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“Doing the right thing, for safety” and for the company

Scott Kirby, the CEO of United Airlines, spoke on CBS This Morning yesterday about the steps they have taken regarding vaccine mandates, managing unruly passengers, and rewarding employees for their commitment and engagement. Throughout his interview, he demonstrated perfectly the three rules of great leadership:


Give your people:

  • Something to believe in
  • Someone to believe in, and
  • Someone who believes in them

All of the airlines are struggling with the issues linked to vaccines, employment shortages, systems maintenance, and passenger disruption. And clearly some are faring better than others. Southwest has had the most obvious recent challenges, but many of the major airlines are under water regarding their staffing and logistics.

Not United. In a short eight weeks, they have vaccinated the overwhelming majority of their employees, and given all employees a $1,000 bonus.  In contrast to the other major airlines, a mere 232 United employees are continuing to refuse to get vaccination. Kirby’s rationale was clear. He watched dozens of employees die from COVID and wrote a letter to each family member. But then, “The second time I got notified of an employee [dying from COVID-19] …I walked around for half an hour and finally called our team and said, ‘enough is enough,'” he told CBS. “We can do something about this, we believe in safety. And weeks later, we got 99.7% of our employees vaccinated,” he said.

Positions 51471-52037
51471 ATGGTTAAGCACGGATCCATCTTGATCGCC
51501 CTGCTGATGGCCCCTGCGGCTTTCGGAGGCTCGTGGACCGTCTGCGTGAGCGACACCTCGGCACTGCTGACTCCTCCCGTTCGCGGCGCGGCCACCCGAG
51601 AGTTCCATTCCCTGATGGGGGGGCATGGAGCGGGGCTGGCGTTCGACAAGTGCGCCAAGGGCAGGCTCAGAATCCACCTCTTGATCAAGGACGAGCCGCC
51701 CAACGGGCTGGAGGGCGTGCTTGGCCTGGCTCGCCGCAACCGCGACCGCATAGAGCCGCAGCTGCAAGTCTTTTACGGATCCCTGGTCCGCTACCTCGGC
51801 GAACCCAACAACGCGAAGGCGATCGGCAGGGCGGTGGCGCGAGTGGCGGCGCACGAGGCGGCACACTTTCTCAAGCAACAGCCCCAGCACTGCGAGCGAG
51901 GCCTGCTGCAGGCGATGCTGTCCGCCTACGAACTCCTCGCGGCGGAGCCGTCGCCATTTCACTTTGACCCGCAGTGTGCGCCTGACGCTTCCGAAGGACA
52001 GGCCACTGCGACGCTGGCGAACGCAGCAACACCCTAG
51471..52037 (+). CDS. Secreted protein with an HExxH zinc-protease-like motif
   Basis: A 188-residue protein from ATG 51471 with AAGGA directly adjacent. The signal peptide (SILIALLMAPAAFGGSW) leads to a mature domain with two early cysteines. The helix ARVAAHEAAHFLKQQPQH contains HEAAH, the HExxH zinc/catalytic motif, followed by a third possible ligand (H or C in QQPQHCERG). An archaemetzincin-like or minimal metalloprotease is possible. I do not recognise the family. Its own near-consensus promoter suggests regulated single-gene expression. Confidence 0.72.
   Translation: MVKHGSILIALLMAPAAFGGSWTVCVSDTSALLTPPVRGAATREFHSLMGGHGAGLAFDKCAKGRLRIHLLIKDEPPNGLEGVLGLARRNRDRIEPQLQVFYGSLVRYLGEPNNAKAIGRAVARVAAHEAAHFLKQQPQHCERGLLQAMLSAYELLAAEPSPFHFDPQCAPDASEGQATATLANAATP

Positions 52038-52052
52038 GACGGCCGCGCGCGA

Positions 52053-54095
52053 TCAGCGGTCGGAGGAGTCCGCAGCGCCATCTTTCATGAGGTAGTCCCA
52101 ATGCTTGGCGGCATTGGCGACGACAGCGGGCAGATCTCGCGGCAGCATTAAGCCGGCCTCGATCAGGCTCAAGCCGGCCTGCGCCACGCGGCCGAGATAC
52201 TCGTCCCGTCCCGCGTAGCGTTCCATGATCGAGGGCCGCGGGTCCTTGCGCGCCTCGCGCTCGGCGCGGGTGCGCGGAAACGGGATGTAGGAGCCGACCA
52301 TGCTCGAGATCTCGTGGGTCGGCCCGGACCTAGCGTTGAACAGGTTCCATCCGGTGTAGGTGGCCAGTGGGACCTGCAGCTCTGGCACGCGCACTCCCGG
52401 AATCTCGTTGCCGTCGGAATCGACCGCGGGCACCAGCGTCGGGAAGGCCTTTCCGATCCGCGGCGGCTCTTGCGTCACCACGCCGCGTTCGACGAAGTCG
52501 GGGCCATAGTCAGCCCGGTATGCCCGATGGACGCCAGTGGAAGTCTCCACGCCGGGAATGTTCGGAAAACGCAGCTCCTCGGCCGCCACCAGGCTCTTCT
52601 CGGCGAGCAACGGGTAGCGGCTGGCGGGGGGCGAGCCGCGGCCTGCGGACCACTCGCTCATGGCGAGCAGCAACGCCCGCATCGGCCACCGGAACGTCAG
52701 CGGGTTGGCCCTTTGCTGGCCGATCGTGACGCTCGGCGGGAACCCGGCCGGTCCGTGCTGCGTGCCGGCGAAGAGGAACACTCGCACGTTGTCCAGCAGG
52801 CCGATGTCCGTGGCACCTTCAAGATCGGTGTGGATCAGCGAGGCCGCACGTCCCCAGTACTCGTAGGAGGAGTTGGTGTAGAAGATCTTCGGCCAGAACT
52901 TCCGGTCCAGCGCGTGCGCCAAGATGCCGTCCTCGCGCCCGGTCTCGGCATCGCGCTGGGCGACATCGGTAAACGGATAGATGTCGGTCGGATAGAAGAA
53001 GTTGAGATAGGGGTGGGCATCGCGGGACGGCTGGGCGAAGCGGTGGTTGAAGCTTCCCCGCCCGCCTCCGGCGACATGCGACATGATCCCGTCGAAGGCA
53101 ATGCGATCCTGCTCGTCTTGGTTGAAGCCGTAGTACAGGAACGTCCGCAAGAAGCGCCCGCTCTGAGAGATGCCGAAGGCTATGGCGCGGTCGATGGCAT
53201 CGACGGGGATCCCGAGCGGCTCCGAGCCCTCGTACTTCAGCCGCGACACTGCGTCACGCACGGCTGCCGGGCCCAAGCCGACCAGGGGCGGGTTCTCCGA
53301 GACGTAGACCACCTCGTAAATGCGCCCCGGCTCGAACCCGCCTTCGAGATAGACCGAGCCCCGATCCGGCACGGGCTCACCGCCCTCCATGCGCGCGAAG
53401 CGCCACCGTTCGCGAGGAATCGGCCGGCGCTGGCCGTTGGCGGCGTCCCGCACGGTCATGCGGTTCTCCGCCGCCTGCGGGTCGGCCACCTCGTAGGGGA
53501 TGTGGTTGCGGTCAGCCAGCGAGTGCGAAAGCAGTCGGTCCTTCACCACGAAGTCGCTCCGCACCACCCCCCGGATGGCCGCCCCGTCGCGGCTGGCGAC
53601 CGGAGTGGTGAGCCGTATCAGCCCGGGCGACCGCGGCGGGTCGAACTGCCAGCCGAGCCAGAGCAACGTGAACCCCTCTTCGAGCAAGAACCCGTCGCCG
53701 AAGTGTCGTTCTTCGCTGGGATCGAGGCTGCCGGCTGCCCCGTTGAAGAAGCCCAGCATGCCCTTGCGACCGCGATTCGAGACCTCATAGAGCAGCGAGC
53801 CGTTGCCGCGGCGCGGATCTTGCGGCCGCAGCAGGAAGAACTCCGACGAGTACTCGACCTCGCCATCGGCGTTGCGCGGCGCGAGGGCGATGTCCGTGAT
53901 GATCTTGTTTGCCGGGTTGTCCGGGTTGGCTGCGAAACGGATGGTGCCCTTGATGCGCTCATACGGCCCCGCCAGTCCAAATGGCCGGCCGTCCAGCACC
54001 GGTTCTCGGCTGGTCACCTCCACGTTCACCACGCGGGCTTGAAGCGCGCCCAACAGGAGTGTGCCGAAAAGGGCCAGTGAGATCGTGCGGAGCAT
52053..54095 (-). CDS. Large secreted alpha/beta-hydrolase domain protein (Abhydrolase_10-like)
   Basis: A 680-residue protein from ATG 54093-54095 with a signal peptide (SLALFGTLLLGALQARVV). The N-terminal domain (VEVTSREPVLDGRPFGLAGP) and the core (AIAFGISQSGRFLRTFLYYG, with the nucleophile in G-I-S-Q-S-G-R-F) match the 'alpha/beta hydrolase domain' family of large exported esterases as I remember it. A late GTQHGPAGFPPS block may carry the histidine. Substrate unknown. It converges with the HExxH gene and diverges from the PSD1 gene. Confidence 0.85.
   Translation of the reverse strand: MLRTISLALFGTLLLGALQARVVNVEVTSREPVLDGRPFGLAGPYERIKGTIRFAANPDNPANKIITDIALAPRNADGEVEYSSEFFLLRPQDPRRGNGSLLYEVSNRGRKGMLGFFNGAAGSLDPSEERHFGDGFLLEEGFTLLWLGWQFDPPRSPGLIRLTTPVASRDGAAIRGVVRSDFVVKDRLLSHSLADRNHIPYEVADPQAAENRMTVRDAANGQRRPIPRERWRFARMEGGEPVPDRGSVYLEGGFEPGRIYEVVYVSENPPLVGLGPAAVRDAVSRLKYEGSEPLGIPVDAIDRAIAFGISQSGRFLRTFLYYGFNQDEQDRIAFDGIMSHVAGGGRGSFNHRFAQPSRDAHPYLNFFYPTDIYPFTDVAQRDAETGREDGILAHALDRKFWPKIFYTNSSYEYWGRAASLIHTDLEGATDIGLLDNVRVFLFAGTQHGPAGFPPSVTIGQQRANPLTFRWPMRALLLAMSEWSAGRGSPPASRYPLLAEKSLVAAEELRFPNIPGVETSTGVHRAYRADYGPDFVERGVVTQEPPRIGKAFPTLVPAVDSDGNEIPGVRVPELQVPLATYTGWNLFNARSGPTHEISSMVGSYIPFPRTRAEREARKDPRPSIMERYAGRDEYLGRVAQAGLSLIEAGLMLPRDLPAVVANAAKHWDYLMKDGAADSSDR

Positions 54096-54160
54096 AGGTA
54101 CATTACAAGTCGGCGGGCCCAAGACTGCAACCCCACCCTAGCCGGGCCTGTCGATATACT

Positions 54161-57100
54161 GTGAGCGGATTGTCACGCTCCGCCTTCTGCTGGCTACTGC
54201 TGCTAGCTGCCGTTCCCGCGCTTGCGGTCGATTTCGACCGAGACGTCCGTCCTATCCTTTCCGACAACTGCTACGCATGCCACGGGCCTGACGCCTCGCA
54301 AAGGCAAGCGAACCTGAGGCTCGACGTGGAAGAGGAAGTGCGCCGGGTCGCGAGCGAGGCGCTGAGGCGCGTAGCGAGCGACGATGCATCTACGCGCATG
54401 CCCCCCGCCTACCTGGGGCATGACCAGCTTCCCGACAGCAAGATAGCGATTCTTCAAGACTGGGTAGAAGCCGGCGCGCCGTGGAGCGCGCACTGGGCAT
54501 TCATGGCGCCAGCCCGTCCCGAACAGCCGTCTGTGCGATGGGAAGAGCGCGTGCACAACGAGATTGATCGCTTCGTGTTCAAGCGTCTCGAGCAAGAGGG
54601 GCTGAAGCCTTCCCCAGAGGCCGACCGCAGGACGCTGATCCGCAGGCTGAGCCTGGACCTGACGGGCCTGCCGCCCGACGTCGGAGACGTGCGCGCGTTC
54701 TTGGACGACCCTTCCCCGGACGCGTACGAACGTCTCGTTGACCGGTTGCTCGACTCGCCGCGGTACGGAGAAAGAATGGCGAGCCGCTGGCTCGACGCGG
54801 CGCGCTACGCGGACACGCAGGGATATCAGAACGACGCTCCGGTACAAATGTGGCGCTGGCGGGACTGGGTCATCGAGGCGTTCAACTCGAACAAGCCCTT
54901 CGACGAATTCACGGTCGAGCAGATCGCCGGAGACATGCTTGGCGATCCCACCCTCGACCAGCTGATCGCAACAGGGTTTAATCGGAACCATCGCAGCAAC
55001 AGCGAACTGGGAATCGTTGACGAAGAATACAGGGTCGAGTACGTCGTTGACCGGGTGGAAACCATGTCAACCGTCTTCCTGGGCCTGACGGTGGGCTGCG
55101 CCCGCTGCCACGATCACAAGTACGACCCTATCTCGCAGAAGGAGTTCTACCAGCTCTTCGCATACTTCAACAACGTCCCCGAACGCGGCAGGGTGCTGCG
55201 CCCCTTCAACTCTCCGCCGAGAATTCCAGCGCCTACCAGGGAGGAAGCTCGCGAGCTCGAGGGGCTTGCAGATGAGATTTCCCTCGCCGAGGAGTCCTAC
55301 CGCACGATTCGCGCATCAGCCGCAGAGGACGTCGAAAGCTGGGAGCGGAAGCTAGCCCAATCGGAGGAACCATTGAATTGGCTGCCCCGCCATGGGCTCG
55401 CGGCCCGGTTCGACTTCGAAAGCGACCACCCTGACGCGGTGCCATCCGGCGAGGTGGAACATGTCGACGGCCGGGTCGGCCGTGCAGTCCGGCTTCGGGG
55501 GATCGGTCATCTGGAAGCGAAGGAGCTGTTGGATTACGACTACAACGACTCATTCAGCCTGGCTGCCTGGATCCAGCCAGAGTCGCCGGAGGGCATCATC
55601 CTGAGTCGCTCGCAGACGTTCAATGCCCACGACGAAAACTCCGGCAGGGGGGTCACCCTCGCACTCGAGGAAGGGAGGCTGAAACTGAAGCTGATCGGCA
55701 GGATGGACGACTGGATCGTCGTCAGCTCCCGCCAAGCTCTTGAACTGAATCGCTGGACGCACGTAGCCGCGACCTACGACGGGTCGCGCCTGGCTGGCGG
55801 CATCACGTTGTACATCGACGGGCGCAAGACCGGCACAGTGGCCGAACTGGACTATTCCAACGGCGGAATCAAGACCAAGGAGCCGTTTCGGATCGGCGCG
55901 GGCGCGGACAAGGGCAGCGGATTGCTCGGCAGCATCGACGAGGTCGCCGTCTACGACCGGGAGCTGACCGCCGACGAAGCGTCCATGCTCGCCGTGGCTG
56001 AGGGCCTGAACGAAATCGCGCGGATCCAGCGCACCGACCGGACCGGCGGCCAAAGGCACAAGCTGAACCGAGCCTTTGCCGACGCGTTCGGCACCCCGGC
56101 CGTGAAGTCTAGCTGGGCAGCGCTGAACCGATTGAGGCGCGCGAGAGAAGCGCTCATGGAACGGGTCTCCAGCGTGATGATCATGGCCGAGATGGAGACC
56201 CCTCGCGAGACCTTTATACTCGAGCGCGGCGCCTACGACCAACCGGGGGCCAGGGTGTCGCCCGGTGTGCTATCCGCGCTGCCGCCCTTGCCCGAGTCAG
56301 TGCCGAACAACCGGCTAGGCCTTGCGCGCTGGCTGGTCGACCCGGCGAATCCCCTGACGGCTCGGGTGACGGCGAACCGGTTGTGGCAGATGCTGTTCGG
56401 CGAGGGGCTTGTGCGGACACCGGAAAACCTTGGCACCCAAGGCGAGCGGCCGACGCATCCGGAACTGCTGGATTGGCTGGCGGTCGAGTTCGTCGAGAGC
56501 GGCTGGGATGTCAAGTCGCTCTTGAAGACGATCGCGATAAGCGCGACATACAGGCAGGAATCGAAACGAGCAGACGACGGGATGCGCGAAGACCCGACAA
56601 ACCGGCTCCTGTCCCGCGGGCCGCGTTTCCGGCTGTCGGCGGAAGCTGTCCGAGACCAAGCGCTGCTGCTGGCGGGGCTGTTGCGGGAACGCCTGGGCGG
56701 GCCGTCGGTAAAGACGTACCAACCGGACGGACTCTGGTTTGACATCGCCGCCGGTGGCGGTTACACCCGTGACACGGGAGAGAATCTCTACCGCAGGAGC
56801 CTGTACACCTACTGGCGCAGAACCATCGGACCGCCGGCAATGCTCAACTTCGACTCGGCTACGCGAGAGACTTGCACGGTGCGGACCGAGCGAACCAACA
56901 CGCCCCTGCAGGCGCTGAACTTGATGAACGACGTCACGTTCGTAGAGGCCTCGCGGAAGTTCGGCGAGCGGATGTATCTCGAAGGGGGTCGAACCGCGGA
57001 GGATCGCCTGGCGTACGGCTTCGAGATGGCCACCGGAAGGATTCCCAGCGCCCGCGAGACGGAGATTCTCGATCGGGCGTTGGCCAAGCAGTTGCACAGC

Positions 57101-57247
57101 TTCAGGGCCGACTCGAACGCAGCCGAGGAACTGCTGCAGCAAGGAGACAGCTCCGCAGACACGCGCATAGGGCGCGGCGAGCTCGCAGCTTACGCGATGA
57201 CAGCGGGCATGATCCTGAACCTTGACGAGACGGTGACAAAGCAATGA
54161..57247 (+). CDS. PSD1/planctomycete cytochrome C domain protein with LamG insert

Why is United doing so much better than their competitors on vaccination rates? His description of the initiative his company has launched was on the mark (I’m paraphrasing): “If you treat people with respect, if you listen to their concerns, and explain to them why the steps we are taking are in the best interests of them and the company, the overwhelming majority do the right thing for safety.”

And for the company, it seems.

Kirby is not just asking for things from his employees. He has also banned 700 passengers from flying on United for life for refusing to wear a mask on a flight. He has trained his flight crews to de-escalate the situations but has made it clear there are consequences for not following the company safety guidelines. Kirby is also investing in the company. In June, they purchased 270 new jets, for something in the range of $15 billion.

United has struggled over the past few years, coming in in the bottom half of major airlines for reliability (Bureau of Transportation Statistics). Kirby has taken the challenges created by COVID-19 and is clearly using it to rebrand and re-position the company to put its customers and its employees at the top of the priority list. A leading indicator is the recruiting advantage Kirby has created by mandating the vaccine.

Building a brand and a reputation is critical to the success of any organization. The best way to do this is by demonstrating personal integrity, commitment to the mission and the people, and a clear path to the future.  Based on Kirby’s actions in the past few months, he is making the right moves, for his people and for the company.